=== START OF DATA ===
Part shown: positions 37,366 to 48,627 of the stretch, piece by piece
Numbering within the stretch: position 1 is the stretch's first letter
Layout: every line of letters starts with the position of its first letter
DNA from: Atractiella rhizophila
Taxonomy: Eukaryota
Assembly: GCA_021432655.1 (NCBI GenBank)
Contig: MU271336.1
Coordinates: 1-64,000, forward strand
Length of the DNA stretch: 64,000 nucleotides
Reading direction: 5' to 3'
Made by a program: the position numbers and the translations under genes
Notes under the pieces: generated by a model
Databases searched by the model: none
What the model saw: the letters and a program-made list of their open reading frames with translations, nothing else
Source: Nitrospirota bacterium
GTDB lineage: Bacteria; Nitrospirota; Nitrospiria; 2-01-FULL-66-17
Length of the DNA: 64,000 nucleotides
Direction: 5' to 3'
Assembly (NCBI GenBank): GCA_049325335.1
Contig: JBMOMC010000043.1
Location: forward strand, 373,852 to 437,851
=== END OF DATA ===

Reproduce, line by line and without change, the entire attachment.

Part shown: positions 37,366 to 48,627 of the stretch, piece by piece
Numbering within the stretch: position 1 is the stretch's first letter
Layout: every line of letters starts with the position of its first letter
DNA from: Atractiella rhizophila
Taxonomy: Eukaryota
Assembly: GCA_021432655.1 (NCBI GenBank)
Contig: MU271336.1
Coordinates: 1-64,000, forward strand
Length of the DNA stretch: 64,000 nucleotides
Reading direction: 5' to 3'
Made by a program: the position numbers and the translations under genes
Notes under the pieces: generated by a model
Databases searched by the model: none
What the model saw: the letters and a program-made list of their open reading frames with translations, nothing else
Source: Nitrospirota bacterium
GTDB lineage: Bacteria; Nitrospirota; Nitrospiria; 2-01-FULL-66-17
Length of the DNA: 64,000 nucleotides
Direction: 5' to 3'
Assembly (NCBI GenBank): GCA_049325335.1
Contig: JBMOMC010000043.1
Location: forward strand, 373,852 to 437,851